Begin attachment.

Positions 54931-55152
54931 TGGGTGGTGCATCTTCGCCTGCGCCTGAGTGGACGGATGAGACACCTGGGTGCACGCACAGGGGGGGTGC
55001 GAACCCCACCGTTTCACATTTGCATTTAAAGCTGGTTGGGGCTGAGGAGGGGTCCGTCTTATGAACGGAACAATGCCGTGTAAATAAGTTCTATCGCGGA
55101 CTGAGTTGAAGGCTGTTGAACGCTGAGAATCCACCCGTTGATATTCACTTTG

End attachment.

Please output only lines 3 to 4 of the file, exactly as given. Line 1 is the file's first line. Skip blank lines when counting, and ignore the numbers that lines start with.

55001 GAACCCCACCGTTTCACATTTGCATTTAAAGCTGGTTGGGGCTGAGGAGGGGTCCGTCTTATGAACGGAACAATGCCGTGTAAATAAGTTCTATCGCGGA
55101 CTGAGTTGAAGGCTGTTGAACGCTGAGAATCCACCCGTTGATATTCACTTTG